Another tricky one. The best I can come up with is anything that really isn't good for me! I love thick slices of cheese on toast, tinned hotdog sausages, Marmite, Battenberg cake....ok so in fact, any cake. But not all on one plate, of course!

 

Shaun RankinShaun

I love to eat simple things at home, like homemade pasta with sage butter. If I have time for breakfast I do like a good smoked bacon sandwich with HP sauce!

 

Vivek SinghVivek

Spicy omelette in a tea cake; a favourite at home and quick and easy to prepare.

 

7. For the chef's reading, what is your advice to them?

Nathan OutlawNathan

Cook because it's something you love to do, not because you want to be the next top celebrity chef or because you think it's cool. The novelty will wear off. Passion alone isn't enough, you need desire and a love of doing it every day and night, week on week. If you have that, and you're prepared to listen and learn, and continue learning throughout your career, you'll be a good chef.

 

Shaun RankinShaun

Get out and travel; as a chef you never stop learning so experiencing different culinary cultures is essential. When I go on a trip I always come back to the kitchen with new inspirations and techniques and this keeps things interesting for our customers too. You also need to be prepared for all the hard graft ahead. It's not an easy journey to be successful as a chef and you work the longest hours of any profession. You need passion and determination to see you through but it's worth it when you open the first place that's yours. It's a long journey but don't give up what you want most for what you want now.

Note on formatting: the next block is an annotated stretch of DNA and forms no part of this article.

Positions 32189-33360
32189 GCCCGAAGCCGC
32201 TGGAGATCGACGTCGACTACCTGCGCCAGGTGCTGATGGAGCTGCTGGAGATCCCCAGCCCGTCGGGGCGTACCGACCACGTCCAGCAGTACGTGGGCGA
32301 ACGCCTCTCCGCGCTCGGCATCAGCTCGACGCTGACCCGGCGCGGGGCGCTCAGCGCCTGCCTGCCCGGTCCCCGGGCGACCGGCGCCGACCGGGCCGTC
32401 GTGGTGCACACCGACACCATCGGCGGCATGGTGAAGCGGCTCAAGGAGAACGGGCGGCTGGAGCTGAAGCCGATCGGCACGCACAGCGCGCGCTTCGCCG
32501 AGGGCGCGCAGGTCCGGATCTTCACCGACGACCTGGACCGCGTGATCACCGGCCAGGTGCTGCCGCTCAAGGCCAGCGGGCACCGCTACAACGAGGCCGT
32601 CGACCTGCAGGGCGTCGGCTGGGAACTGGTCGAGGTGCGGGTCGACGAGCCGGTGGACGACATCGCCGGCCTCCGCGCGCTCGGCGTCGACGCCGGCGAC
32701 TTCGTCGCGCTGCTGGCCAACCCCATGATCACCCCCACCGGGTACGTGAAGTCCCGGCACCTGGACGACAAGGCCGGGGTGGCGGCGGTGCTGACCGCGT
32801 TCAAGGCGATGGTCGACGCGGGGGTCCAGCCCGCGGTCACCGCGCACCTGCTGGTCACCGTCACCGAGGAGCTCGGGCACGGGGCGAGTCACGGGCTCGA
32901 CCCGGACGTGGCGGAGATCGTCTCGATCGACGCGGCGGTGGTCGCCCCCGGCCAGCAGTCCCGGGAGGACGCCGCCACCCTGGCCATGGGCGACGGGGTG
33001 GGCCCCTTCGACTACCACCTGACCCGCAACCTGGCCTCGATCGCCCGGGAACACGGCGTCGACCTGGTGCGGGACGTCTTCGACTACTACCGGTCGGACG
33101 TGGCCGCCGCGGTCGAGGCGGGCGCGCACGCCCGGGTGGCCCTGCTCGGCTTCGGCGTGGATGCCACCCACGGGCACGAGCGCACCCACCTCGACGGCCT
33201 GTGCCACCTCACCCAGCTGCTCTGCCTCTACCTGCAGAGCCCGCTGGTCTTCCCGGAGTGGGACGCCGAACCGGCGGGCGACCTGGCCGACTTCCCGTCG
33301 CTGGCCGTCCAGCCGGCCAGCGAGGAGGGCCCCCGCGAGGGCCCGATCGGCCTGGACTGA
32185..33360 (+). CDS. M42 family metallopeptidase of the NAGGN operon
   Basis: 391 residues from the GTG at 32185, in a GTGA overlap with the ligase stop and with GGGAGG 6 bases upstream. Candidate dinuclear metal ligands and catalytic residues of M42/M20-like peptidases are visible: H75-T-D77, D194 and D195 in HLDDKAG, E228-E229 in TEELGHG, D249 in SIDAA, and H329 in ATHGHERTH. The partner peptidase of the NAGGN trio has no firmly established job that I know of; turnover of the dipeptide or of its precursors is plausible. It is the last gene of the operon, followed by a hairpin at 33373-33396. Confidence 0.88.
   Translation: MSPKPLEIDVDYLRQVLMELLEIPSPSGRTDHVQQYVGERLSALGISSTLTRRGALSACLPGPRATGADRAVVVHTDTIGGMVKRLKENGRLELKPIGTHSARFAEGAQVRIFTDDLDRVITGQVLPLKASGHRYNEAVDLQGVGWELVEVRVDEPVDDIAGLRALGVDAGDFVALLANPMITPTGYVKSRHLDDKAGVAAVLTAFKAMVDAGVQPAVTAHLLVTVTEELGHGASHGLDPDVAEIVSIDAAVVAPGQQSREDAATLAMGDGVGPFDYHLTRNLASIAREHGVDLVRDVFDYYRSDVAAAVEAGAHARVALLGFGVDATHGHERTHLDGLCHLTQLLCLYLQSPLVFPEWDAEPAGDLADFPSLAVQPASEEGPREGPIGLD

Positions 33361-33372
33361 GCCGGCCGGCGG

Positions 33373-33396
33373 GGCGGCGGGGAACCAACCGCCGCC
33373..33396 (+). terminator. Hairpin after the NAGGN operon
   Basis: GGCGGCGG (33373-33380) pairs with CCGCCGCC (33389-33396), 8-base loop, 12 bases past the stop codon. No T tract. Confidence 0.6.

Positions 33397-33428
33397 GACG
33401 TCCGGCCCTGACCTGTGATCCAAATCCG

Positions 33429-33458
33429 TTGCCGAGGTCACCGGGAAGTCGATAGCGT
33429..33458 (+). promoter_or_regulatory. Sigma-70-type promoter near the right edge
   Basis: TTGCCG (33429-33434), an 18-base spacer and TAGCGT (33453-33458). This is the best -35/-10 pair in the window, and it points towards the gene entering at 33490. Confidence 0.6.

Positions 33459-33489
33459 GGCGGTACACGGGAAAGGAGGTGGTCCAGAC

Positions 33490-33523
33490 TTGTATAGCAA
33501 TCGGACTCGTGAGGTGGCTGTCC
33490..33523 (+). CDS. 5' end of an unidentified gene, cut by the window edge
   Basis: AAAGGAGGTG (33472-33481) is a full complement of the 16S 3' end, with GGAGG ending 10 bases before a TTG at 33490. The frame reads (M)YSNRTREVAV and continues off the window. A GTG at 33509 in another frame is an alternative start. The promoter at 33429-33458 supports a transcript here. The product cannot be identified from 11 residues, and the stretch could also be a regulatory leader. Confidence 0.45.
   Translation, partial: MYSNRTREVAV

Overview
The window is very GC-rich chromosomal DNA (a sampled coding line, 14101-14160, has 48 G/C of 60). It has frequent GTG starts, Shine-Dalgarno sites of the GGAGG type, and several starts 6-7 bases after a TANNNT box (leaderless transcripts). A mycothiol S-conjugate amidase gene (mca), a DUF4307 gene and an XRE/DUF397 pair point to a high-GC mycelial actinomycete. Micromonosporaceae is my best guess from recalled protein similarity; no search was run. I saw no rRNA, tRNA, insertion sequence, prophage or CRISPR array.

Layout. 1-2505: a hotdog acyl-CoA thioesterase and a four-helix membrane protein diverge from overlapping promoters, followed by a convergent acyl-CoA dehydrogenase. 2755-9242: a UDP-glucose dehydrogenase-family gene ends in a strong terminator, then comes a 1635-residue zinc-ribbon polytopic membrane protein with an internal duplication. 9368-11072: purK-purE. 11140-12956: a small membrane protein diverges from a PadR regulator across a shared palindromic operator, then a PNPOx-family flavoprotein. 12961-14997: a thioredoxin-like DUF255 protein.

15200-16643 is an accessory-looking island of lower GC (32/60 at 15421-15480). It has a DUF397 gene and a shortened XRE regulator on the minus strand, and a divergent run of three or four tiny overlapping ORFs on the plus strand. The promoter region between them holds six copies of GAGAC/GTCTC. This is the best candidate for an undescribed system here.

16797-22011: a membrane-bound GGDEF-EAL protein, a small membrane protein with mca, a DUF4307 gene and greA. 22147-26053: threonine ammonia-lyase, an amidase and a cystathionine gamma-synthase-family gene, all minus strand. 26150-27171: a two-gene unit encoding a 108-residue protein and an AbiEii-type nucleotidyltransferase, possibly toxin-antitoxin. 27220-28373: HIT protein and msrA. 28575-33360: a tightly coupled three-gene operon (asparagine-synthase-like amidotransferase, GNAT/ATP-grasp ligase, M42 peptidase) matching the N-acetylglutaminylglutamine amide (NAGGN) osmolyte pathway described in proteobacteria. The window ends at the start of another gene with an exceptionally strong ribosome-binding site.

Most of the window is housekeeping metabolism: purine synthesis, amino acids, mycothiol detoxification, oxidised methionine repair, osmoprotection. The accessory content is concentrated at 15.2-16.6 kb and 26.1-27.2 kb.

Vivek SinghVivek

No matter what age you are, no matter what stage in your career you are, the advice I give to chefs is to set aside £15 each month to buy a cookbook. Amazon frequently come up with lists of new releases, and for those that you can't buy for £15, buy every other month, there is no substitute for keeping up.

 

Nathan Outlaw picture kindly supplied by Stephen Perez.

20 May 2016